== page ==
It's all too easy to assume that the finest wines must be preserved for some hallowed occasion, a well-planned and memorable lunch or dinner; that they are somehow only relevant to fine dining, hushed tones around a well-stocked dining table with lots of reverential sipping and 'oohs' and 'aahs'.
Well on Sunday last this was exactly the case - but not as you might have pictured it.
The hallowed occasion? England vs Wales at the Home of English Rugby. The fine dining? Smoked salmon, lobster canapés, slow roasted lamb with the trimmings, a selection of epic cheeses - in the sun-bathed surroundings of the Cardinal Vaughan playing field next to the stadium. It's fair to say the 'oohs' and 'aahs' came slightly later in the day (the 'oohs' from the English cooing over the exquisite scrum-half play of Danny Care, the 'aahs' directed towards the travelling Welsh - some all the way from west London or even Hampshire). The only thing missing was the sipping... As a group of 6 friends, clients, colleagues enthusiastically worked their way through a few sumptuous bottles.
You know by now that we are hedonists by nature at BI so it will come as no surprise that when wine is required, corners will not be cut. Provided from the generous combined cellars of our host and our own David Thomas, the mixture of bottles was as diverse as it was delicious.
Turkey Flat Sparkling Shiraz NV
Anyone who considers this type of wine an abomination must try it on a spring day with a piece of tender lamb. Beautiful blackberry and black and white pepper notes, a whiff of white flower and a fascinating texture which combines tannin and delicate mousse... It just works.
Taittinger Comtes de Champagne 1996
What a beauty. Huge Comtes fans as we are, this is from a magnificent vintage and whilst beguiling now, with beautiful BdeB characters of toasted brioche and baked lemons, it has years ahead of it.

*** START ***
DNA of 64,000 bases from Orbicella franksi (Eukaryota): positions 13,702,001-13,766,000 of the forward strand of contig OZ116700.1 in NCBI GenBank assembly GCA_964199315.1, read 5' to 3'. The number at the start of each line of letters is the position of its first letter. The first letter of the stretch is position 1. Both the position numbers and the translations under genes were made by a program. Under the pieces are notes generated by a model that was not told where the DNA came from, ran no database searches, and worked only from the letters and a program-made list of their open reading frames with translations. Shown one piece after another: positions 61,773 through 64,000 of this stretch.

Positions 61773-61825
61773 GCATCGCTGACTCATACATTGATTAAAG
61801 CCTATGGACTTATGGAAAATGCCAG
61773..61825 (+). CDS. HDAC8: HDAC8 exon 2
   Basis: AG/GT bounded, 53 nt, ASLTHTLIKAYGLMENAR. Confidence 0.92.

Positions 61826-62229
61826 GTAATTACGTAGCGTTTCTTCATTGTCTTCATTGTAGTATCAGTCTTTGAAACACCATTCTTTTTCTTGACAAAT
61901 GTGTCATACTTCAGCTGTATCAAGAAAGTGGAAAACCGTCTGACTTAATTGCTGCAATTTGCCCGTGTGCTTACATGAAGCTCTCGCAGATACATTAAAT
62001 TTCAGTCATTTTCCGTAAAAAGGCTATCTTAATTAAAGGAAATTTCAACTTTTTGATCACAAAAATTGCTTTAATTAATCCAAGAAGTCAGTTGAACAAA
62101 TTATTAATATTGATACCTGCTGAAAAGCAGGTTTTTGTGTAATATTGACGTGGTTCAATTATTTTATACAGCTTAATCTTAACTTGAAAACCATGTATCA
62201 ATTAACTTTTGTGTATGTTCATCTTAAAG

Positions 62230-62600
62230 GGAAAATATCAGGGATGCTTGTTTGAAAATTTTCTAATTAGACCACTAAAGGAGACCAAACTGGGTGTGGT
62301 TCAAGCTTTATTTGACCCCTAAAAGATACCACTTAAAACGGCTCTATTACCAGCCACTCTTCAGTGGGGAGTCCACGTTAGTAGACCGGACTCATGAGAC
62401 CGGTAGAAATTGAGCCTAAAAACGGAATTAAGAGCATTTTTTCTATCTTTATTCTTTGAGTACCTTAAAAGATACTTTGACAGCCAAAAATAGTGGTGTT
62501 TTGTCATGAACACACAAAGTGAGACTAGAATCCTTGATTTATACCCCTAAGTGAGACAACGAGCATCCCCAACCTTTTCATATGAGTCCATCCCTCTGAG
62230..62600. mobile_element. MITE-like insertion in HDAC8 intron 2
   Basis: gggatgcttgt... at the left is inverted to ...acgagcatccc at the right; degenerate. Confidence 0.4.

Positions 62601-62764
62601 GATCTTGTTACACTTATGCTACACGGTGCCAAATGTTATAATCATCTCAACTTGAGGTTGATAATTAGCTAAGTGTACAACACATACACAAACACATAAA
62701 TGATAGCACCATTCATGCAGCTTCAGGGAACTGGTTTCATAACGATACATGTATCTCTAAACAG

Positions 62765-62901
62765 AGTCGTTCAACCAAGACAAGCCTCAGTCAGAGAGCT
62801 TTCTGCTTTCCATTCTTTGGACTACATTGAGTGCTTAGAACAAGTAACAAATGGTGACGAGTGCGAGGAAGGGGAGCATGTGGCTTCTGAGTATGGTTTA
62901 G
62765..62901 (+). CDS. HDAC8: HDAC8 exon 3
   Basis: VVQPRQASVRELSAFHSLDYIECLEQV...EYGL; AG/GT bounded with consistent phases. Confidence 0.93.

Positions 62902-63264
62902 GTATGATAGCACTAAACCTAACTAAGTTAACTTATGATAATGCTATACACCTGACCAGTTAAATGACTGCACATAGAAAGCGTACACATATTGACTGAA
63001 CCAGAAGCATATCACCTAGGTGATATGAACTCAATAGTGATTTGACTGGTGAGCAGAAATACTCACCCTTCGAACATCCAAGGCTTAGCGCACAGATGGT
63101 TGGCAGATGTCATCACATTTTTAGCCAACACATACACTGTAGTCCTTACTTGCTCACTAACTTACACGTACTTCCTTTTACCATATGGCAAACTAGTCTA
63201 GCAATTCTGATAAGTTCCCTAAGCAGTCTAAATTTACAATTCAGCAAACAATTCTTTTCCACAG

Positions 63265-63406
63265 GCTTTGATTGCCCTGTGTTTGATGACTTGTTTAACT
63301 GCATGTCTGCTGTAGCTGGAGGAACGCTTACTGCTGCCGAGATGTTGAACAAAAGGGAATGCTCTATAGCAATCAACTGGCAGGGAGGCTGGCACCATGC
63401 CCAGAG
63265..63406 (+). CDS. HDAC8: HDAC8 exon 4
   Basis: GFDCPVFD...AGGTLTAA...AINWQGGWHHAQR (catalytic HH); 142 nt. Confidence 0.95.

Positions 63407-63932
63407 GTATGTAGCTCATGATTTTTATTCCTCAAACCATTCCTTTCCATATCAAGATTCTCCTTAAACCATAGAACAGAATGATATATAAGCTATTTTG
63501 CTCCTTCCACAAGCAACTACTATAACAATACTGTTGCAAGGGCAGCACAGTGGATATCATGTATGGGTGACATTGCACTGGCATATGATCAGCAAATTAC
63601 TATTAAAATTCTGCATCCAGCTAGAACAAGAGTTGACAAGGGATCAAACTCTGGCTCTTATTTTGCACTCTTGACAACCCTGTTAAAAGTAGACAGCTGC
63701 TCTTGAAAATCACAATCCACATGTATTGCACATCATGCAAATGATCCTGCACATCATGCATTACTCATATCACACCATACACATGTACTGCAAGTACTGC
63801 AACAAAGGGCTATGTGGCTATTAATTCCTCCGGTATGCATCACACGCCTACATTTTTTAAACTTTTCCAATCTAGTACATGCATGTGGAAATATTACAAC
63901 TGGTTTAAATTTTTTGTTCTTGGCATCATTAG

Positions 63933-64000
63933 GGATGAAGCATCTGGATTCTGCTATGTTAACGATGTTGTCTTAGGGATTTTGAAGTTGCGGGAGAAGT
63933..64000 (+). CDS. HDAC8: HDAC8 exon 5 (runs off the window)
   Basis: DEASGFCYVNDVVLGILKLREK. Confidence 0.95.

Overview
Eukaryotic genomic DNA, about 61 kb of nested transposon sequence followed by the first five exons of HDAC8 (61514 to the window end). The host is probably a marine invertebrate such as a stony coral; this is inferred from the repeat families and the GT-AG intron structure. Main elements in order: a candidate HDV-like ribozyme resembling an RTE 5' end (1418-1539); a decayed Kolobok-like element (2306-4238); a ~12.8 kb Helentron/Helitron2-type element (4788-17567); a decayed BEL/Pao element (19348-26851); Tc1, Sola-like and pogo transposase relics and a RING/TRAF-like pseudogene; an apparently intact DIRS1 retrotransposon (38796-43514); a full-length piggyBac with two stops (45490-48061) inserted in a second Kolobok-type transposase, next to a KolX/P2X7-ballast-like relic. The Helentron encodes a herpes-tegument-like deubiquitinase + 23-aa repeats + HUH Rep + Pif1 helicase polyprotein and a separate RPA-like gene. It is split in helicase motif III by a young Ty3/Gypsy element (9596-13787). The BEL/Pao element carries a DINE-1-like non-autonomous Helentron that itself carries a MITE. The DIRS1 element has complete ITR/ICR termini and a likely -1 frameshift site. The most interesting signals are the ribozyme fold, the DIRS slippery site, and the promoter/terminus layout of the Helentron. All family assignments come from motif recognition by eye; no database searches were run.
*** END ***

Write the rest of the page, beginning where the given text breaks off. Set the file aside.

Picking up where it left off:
David Leclapart 'L'Artiste' 1er Cru 2006
My first taste of this 'Selosse Disciple' and what a stunner it is. Soft and gentle on entry, it rapidly builds in the mouth with beautiful English hedgerow, vegetal characters balancing the pure citrus fruit and buttery biscuit notes. Huge finish. What an extraordinary drop - if you haven't tried this then I urge you to seek it out...
Armand Rousseau Charmes Chambertin 2005
Ah, my old friend Rousseau. What trouble you often lead me to. There's something about the crystalline, finely textured, granular, explosive intensity of Rousseau's wines that puts them into a different stratosphere. Despite being a baby, this was already hugely satisfying with layers of perfectly ripe cherry, wild strawberry and pomegranate mixed with the whiff of soy and Asian spices which characterises the top level of Burgundy. Chapeau, in the strongest sense.
Clos des Cailloux Chateauneuf du Pape Reserve 2000
A side-step of fitting quality, this took me by surprise with its unbelievable depth and richness and yet it was sublimely elegant and with a touch so delicate, it whispered across the palate. A mind blowing combination of flavours from the deepest, most complex kirsch liqueur to baked meat, night flowers and sweet spice, it was a wonder. I later discover this is 100 points from a certain critic... I can see why.
Dopff au Moulin Tokay Pinot Gris Vendange Tardives 1996
Sweet, light on its feet, mouth coating in its glycerol richness but with the finest boned acidity, this was like magical liquid marmalade. A truly awesome partner to the cheese board, this complemented the tanginess of the blue, the saltiness of the Alpine hard cheeses and the sour creaminess of the goats. Red wine with cheese? Forget it.
A very big thank you to our generous host and 'good loser' David Thomas for the wines.